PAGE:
Lowering age of criminal liability contradicts laws protecting children

Glenda Marie Castro
Moves to lower the age of criminal liability run counter to the spirit of various Philippine laws which recognize the vulnerability of minors

Photo Courtesy of Shutterstock

Manila, Philippines – The debate on lowering the age of criminal liability heated up when the House justice committee approved House Bill (HB) 8858 on January 22, 2019.

Under the proposed bill, children aged 9 to below 15 will face criminal charges if found guilty of committing serious crimes. These crimes include kidnapping, murder, parricide, infanticide, and serious illegal detention.

Two days later, the committee increased the minimum age of criminal responsibility (MACR) from 9 to 12.

The bill seeks to amend Republic Act (RA) 9344 or the Juvenile Justice Act of 2006 which exempts 15- to 18-year-olds from criminal liability.

A minimum 12 years of imprisonment in juvenile care units would be imposed as punishment.

The Department of Social Welfare and Development (DWSD) and other licensed non-governmental organizations (NGOs) will be mainly responsible for taking care of “criminally liable” children in Bahay Pag-Asa centers, or youth care facilities. (READ: When ‘Houses of Hope’ fail children in conflict with the law)

The hashtag #ChildrenNotCriminals flooded social media with sentiments decrying the consequences of putting minors behind bars.

‘Children’ as defined by laws

The Child and Youth Welfare Code recognizes the child as the country’s “most important asset.”

Thus, it is the duty of the nation to make sure that the rights of a child are protected – from the moment he/she is born to the time he/she becomes a fully-developed Filipino citizen.

Article 3, Section 12 of the code states:

“Every child has the right to grow up as a free individual, in an atmosphere of peace, understanding, tolerance, and universal brotherhood, and with the determination to contribute his share in the building of a better world.”

Also under this law, a “child” is defined as anyone who is below 21 years old.

Children this age are exempt from voting; prohibited from entering into a contract, buying liquor, and riding in motorcycles with given considerations. They cannot engage in sex or get married without parental consent, and can be employed only with certain exemptions.

At this age, parental consent and authority are needed because children are not yet capable of deciding for themselves. This is supported by the findings of neuroscience research and psychological annotation which say that a person reaches full emotional, mental, and intellectual maturity only at the age of 25.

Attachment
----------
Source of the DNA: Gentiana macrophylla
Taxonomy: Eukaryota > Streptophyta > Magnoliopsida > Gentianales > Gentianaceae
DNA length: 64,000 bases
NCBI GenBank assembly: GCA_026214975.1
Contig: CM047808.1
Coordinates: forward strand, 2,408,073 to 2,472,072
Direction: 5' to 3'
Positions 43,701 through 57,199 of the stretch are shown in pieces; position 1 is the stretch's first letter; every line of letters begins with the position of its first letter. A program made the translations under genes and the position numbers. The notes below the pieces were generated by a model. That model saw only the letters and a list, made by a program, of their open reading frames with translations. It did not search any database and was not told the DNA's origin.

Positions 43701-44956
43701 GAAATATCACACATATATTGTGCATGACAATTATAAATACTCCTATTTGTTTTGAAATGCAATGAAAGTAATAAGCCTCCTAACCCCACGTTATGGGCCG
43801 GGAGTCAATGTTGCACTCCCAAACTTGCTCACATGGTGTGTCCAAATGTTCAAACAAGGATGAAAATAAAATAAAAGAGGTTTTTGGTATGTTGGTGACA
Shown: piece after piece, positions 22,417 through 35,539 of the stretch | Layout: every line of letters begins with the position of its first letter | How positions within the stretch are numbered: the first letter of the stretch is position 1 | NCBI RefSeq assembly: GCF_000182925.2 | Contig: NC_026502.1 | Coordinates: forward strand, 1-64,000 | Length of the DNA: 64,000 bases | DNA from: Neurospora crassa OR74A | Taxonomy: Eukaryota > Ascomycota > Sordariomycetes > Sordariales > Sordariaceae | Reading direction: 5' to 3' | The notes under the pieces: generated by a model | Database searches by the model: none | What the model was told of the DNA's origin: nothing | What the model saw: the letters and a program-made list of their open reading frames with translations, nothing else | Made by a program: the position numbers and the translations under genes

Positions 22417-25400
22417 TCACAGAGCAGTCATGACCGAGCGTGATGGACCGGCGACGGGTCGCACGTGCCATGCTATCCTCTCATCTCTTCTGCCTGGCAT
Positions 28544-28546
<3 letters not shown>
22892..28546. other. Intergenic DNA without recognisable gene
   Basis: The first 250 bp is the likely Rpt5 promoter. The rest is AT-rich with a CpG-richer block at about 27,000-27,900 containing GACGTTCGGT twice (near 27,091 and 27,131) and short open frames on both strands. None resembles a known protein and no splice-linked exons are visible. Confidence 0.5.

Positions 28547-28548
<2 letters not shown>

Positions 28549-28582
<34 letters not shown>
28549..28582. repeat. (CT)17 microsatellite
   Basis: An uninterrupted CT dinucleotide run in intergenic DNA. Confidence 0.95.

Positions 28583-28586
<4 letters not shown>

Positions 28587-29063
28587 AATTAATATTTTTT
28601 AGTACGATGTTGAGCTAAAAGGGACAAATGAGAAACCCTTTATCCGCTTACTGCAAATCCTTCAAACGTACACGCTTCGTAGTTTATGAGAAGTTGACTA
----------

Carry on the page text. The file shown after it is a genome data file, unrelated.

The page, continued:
According to Human Rights Commissioner Karen Gomez Dumpit, the above-listed provisions of the laws are designed to guide children because they are “vulnerable members of our society that need to be formed and protected.” (READ: Lower age of criminal liability? Here’s why psychologists are against it)

Once they reach the age of 18, individuals are already legally responsible for their civil acts (Art 236, Section 1 of Republic Act 6809).

Here’s a list of laws that intend to protect children from all kinds of abuses:

  • Special Protection of Children Against Abuse, Exploitation and Discrimination Act (RA No. 7610)
  • Anti-Violence Against Women and Their Children (RA No. 9262)
  • Elimination of the Worst Forms of Child Labor (RA No. 9231)
  • Anti-Trafficking in Persons Act, as amended (RA No. 9208)
  • Anti-Child Pornography Act (RA No. 9775)
  • Anti-Bullying Act (RA No. 10627)
  • Anti-Rape Law (RA No. 8353)
  • Indigenous Peoples’ Rights Act (RA No. 8371)
  • Children’s Emergency Relief and Protection Act (RA No. 10821)
  • The Child and Youth Welfare Code (PD 603)
  • The Juvenile Justice and Welfare Act, as amended (RA No. 9344)

Dumpit argued that lowering the MACR “definitely contradicts” the purpose of these laws, which intend to protect children from harm and violence.

“All the laws mentioned recognize that fact, such that the crimes are either considered aggravating circumstances when committed against children, or they are given very stiff penalties.”

As signatory to the United Nations Convention on the Rights of the Child, the Philippines is obliged to follow the rules under General Comment No. 10, which states that the country should no longer lower its MACR once it has been set; in our case, it is at  age 15.

It would be a big contradiction to our international commitment if the bill is passed into la.

Furthermore, Dumpit stressed that the proposal not only “regresses but reverses the trajectory towards the fulfillment of children’s rights, particulary article 40 on juvenile justice.”

She reiterated that the country should continue upholding the standards of the Juvenile Justice and Welfare Act of 2006.  

Those advocating for changing the age of criminal liability argue that this will hold them “accountable” for their unlawful actions. They said children are used by syndicates because they aren’t jailed when they do anything illegal.

The word “home” is mentioned several times in the Child and Youth Welfare Code. Suppose that a jail or a detention center serves as home for “criminally liable” children, how secure will they be from violence and will their self-development still be possible? –

Add a comment

Sort by

There are no comments yet. Add your comment to start the conversation.